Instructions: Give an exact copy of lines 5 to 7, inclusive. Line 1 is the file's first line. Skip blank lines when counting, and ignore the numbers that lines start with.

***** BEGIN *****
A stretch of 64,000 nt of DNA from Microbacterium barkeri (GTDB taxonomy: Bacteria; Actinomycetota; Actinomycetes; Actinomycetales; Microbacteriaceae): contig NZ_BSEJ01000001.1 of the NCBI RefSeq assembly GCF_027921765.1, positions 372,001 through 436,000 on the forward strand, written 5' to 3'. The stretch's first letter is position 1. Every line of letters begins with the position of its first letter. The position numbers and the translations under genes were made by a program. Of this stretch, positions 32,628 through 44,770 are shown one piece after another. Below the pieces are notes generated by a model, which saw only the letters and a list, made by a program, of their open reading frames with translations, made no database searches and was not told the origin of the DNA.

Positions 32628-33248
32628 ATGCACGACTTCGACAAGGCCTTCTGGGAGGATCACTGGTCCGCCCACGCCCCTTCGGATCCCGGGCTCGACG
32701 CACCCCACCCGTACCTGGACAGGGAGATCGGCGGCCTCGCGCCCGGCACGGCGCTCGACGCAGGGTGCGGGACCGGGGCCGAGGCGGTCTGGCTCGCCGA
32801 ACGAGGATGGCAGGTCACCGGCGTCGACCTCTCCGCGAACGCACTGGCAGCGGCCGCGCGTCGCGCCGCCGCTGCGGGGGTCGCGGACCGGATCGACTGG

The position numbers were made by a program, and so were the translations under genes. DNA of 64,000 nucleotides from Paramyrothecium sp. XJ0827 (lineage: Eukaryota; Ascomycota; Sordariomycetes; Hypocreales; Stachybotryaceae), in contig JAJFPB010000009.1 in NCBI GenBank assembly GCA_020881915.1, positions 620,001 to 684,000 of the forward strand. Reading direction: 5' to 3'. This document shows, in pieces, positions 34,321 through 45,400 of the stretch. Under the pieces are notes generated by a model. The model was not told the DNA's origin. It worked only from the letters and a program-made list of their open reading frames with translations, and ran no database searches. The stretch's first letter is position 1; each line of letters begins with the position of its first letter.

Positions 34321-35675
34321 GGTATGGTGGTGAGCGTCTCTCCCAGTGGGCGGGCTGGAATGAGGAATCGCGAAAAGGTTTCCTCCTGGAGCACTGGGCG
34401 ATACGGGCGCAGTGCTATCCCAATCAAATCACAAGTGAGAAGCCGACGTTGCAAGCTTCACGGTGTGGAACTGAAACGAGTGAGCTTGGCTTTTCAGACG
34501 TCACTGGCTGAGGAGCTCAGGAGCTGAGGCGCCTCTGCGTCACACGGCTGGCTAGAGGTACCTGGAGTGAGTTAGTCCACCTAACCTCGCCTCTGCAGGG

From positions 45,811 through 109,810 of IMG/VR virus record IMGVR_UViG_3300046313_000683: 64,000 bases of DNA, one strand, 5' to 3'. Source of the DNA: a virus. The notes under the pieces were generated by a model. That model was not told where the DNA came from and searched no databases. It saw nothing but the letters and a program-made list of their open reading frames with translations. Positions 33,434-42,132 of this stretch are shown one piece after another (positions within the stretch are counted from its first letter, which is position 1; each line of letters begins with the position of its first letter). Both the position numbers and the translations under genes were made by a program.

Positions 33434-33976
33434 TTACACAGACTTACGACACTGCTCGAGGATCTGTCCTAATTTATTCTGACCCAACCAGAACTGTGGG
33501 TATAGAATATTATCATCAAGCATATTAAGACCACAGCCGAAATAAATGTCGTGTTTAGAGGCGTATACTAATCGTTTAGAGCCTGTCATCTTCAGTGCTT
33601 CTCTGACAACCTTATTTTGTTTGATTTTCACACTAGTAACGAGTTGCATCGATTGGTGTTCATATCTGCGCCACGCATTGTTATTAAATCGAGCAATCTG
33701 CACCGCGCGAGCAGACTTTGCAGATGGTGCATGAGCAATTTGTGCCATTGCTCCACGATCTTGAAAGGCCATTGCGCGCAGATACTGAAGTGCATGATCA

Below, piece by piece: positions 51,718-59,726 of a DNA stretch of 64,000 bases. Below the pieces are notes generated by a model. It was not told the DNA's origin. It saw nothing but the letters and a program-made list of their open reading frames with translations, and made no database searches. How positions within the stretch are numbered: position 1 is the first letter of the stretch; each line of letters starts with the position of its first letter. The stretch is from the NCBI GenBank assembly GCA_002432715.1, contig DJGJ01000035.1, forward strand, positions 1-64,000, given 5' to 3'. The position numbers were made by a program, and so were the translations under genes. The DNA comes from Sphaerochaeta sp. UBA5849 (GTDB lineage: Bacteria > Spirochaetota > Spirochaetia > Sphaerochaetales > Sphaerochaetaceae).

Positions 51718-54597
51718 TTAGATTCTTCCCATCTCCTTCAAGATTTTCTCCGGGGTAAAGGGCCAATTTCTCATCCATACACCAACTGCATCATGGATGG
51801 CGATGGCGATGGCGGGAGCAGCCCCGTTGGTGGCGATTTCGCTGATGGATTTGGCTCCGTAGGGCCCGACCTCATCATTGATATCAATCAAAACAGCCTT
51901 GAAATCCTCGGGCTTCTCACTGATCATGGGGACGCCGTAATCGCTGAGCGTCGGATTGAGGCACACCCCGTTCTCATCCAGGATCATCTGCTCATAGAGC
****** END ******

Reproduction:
32801 ACGAGGATGGCAGGTCACCGGCGTCGACCTCTCCGCGAACGCACTGGCAGCGGCCGCGCGTCGCGCCGCCGCTGCGGGGGTCGCGGACCGGATCGACTGG

The position numbers were made by a program, and so were the translations under genes. DNA of 64,000 nucleotides from Paramyrothecium sp. XJ0827 (lineage: Eukaryota; Ascomycota; Sordariomycetes; Hypocreales; Stachybotryaceae), in contig JAJFPB010000009.1 in NCBI GenBank assembly GCA_020881915.1, positions 620,001 to 684,000 of the forward strand. Reading direction: 5' to 3'. This document shows, in pieces, positions 34,321 through 45,400 of the stretch. Under the pieces are notes generated by a model. The model was not told the DNA's origin. It worked only from the letters and a program-made list of their open reading frames with translations, and ran no database searches. The stretch's first letter is position 1; each line of letters begins with the position of its first letter.

Positions 34321-35675